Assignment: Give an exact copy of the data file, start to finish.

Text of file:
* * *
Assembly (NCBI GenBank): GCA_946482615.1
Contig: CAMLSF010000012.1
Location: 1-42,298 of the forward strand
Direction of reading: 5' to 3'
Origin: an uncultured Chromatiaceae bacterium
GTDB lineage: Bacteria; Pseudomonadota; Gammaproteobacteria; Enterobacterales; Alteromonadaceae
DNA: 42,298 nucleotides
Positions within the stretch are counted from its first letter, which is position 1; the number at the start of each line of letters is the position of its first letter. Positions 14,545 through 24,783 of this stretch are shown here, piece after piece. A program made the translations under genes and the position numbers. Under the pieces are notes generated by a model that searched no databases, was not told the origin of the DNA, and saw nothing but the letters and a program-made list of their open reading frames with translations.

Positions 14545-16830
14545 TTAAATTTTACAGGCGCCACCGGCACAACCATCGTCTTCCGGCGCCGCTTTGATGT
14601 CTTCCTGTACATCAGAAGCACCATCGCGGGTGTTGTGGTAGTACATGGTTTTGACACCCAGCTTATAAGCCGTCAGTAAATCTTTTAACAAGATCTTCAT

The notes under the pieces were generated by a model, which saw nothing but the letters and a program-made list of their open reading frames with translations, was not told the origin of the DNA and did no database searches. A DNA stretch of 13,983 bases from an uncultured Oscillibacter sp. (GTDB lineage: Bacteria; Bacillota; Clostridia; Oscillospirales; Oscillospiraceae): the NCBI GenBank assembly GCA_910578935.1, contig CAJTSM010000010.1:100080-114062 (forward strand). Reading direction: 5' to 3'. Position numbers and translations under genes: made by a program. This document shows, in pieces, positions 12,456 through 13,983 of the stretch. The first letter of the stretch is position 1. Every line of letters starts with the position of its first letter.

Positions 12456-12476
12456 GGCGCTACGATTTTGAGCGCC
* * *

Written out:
Assembly (NCBI GenBank): GCA_946482615.1
Contig: CAMLSF010000012.1
Location: 1-42,298 of the forward strand
Direction of reading: 5' to 3'
Origin: an uncultured Chromatiaceae bacterium
GTDB lineage: Bacteria; Pseudomonadota; Gammaproteobacteria; Enterobacterales; Alteromonadaceae
DNA: 42,298 nucleotides
Positions within the stretch are counted from its first letter, which is position 1; the number at the start of each line of letters is the position of its first letter. Positions 14,545 through 24,783 of this stretch are shown here, piece after piece. A program made the translations under genes and the position numbers. Under the pieces are notes generated by a model that searched no databases, was not told the origin of the DNA, and saw nothing but the letters and a program-made list of their open reading frames with translations.

Positions 14545-16830
14545 TTAAATTTTACAGGCGCCACCGGCACAACCATCGTCTTCCGGCGCCGCTTTGATGT
14601 CTTCCTGTACATCAGAAGCACCATCGCGGGTGTTGTGGTAGTACATGGTTTTGACACCCAGCTTATAAGCCGTCAGTAAATCTTTTAACAAGATCTTCAT

The notes under the pieces were generated by a model, which saw nothing but the letters and a program-made list of their open reading frames with translations, was not told the origin of the DNA and did no database searches. A DNA stretch of 13,983 bases from an uncultured Oscillibacter sp. (GTDB lineage: Bacteria; Bacillota; Clostridia; Oscillospirales; Oscillospiraceae): the NCBI GenBank assembly GCA_910578935.1, contig CAJTSM010000010.1:100080-114062 (forward strand). Reading direction: 5' to 3'. Position numbers and translations under genes: made by a program. This document shows, in pieces, positions 12,456 through 13,983 of the stretch. The first letter of the stretch is position 1. Every line of letters starts with the position of its first letter.

Positions 12456-12476
12456 GGCGCTACGATTTTGAGCGCC